It’s been a banner few years for parents having to talk about deadly things with their children. A pandemic. Mass shootings. Climate change. The end of democracy.

Johann Hervert, 18, sits next to a memorial on the steps outside Helen Bernstein High School in Los Angeles on Sept. 16 after a fentanyl-laced pill led to the poisoning of a 15-year-old student, Melanie Ramos. Francine Orr/Los Angeles Times/TNS

And now fentanyl.

Catastrophes like COVID-19 and global warming are problems on a scale so vast that they can be difficult to understand, let alone explain to our children (and believe me, I’m trying).

Fentanyl, on the other hand, feels like the real monster hiding on the playground, one that poses a deadly risk not to humanity, but to your child. And a surge in overdoses is forcing parents to talk about drugs with their children in ways we never imagined, and without the kind of advice this threat demands.

In recent weeks, nine students in the Los Angeles Unified School District have suffered overdoses; one student, 15-year-old Melanie Ramos, died Sept. 13 at Helen Bernstein High School in Hollywood from a suspected fentanyl poisoning.

The word “poisoning” here is key: Melanie reportedly did not know she was ingesting fentanyl, a synthetic opioid many times more powerful and cheaper than heroin. Illicit drugmakers figured they can make more money by cutting their pills and powders with fentanyl, the survival of their users be damned. Melanie apparently thought she was swallowing Percocet.


Right now, if you’re thinking no teen should take an opiate in the first place, ask yourself: How old were you when you first experimented with drugs? What risks did you take in high school that didn’t kill you? Melanie behaved in a way not unlike what 15-year-olds have been doing for ages. But she died because she did it in 2022, when “Percocet” pills are sometimes fentanyl.

The night after Melanie died, we had our family conversation about drugs and alcohol years earlier than planned. My three children are young – two fifth-graders and a first-grader – but there seemed no reason to delay. My wife, a teacher, was forthright and calm; I was less calm.

She built on past conversations with our children about being in charge of what we do with our bodies; this time, the focus was what we put into them. When it was my turn to speak, I felt as if I were reliving the bad old days of the 1980s, when Mr. T and Nancy Reagan told us to just say no. I know that message didn’t work for me or many of my friends.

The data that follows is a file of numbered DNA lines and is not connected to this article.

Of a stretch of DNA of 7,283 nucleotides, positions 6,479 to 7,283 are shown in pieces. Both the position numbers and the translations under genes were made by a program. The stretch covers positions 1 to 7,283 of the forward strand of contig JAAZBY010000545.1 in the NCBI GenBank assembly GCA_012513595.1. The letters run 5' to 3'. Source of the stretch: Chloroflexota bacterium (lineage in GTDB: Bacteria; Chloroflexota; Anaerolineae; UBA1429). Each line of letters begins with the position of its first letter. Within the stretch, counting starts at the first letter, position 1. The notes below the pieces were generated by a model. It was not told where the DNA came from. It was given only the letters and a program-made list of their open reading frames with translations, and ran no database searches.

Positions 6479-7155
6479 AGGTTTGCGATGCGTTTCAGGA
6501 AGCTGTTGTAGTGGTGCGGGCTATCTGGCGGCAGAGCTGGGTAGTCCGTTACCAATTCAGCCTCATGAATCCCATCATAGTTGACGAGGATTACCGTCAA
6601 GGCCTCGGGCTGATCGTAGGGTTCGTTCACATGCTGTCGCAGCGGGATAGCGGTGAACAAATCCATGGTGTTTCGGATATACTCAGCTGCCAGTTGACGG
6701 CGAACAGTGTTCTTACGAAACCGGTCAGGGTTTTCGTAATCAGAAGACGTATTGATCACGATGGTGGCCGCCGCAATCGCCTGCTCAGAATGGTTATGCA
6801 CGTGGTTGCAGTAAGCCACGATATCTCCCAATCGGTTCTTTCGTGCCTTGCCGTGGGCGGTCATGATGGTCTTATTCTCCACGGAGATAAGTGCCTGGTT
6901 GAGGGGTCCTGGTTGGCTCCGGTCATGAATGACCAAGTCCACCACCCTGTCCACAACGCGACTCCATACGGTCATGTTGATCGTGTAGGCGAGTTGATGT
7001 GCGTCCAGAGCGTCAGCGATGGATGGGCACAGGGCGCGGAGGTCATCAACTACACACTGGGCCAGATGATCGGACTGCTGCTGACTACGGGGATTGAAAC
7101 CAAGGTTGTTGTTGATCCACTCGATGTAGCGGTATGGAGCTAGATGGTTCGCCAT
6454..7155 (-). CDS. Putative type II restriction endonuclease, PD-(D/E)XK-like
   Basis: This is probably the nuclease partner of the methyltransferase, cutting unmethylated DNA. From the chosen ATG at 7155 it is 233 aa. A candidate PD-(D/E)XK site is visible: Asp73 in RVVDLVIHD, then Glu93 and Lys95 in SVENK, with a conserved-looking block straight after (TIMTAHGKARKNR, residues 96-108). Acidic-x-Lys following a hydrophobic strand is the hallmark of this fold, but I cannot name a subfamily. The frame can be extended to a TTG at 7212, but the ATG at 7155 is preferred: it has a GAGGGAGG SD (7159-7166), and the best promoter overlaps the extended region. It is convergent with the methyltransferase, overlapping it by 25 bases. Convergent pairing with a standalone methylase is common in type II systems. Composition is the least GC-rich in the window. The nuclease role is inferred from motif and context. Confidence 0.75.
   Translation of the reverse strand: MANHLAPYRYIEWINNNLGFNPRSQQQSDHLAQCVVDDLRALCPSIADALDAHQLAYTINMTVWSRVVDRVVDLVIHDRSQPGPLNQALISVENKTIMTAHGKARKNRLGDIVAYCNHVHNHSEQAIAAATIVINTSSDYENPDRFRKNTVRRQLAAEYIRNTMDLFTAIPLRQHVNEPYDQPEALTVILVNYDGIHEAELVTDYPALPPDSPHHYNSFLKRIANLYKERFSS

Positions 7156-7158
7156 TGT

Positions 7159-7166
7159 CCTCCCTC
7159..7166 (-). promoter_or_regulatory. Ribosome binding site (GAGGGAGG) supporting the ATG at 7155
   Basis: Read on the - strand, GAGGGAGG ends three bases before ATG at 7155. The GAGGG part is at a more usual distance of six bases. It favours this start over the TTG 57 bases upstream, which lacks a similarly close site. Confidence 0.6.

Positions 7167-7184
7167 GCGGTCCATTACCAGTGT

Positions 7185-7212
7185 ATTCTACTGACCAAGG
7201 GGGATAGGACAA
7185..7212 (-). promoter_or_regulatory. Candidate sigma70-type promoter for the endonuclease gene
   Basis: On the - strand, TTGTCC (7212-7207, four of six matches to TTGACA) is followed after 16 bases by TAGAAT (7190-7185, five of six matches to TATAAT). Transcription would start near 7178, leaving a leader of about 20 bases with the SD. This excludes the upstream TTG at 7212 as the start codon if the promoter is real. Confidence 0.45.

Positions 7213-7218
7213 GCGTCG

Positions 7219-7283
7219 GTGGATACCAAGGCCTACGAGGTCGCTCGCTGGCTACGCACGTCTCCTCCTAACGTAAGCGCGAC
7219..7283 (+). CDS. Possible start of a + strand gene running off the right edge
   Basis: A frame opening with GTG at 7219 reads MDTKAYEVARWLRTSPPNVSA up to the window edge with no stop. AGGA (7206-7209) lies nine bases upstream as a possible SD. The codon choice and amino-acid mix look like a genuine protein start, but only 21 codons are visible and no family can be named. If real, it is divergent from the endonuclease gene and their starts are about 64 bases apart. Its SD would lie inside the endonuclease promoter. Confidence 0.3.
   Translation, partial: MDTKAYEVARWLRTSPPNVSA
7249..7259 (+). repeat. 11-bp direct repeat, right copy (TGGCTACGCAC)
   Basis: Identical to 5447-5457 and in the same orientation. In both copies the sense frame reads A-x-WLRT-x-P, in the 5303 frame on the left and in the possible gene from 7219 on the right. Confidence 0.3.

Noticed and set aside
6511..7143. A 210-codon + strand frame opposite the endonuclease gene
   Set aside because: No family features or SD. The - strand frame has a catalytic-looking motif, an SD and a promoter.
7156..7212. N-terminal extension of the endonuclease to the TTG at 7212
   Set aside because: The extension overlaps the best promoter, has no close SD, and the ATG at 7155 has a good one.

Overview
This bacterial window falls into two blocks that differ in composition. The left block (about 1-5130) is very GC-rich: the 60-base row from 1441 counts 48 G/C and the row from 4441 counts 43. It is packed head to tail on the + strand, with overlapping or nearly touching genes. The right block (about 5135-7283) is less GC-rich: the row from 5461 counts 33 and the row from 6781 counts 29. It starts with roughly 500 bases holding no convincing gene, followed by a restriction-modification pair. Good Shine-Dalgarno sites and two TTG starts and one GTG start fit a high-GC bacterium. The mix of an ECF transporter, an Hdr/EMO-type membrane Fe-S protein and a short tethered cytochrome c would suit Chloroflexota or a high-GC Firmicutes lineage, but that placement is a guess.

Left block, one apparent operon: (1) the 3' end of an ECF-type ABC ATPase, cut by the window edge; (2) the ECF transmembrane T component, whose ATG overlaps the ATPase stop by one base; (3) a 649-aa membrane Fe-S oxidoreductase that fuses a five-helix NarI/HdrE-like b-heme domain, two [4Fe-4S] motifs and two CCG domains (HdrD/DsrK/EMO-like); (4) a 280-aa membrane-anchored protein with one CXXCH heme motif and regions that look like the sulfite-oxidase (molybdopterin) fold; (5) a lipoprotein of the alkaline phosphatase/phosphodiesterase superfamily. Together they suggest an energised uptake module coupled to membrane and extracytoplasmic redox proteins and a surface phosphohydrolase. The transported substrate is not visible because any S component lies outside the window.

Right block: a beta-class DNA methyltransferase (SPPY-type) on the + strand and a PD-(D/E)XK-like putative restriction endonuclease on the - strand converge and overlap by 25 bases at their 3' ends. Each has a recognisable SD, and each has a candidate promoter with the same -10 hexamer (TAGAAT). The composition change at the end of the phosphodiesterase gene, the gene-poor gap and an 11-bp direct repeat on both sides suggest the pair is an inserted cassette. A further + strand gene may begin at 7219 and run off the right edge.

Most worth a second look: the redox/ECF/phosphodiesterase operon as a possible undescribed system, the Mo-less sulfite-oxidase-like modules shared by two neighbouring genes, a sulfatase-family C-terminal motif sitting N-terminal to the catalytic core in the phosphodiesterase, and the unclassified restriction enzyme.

Unsatisfied by my flailing and puzzling over how parents can project calm amid such a novel and unforgiving threat, I sought the advice of Maribeth Henry, a licensed family therapist and podcast host who recently retired from teaching parenting classes at Pasadena City College. (She also happens to have been my PE teacher in first grade – small world.)

She put the talks we need to have with our children in the context of a longer-term lesson on consent – the idea that you have control with what happens to your body. She said a discussion with my 10-year-olds on fentanyl could build on the idea that other people are not allowed to treat your body in ways you don’t want. Henry says an age-appropriate way to refer to these bad actors is as “tricky people.” Now, there are “tricky people” selling fentanyl to kids like Melanie, even though Melanie did not consent to having that deadly drug put into her body.

Of course, Henry says, it’s important to have continuing discussions over many years and build trust with your children as they grow.

Right now, though, the threat posed by fentanyl is immediate, grave and pervasive, and emergency measures need to be taken. “Let’s get Narcan in all the high schools,” Henry told me. And in fact, Los Angeles school district officials recently announced that all schools will be stocking that overdose reversal drug.

But emergency measures won’t be enough if we fail to address the “why” of increased drug use. Henry says people in her profession are sadly unsurprised by this crisis. What’s also needed, she says, is to “uptick the therapists and the support in these communities, too.”

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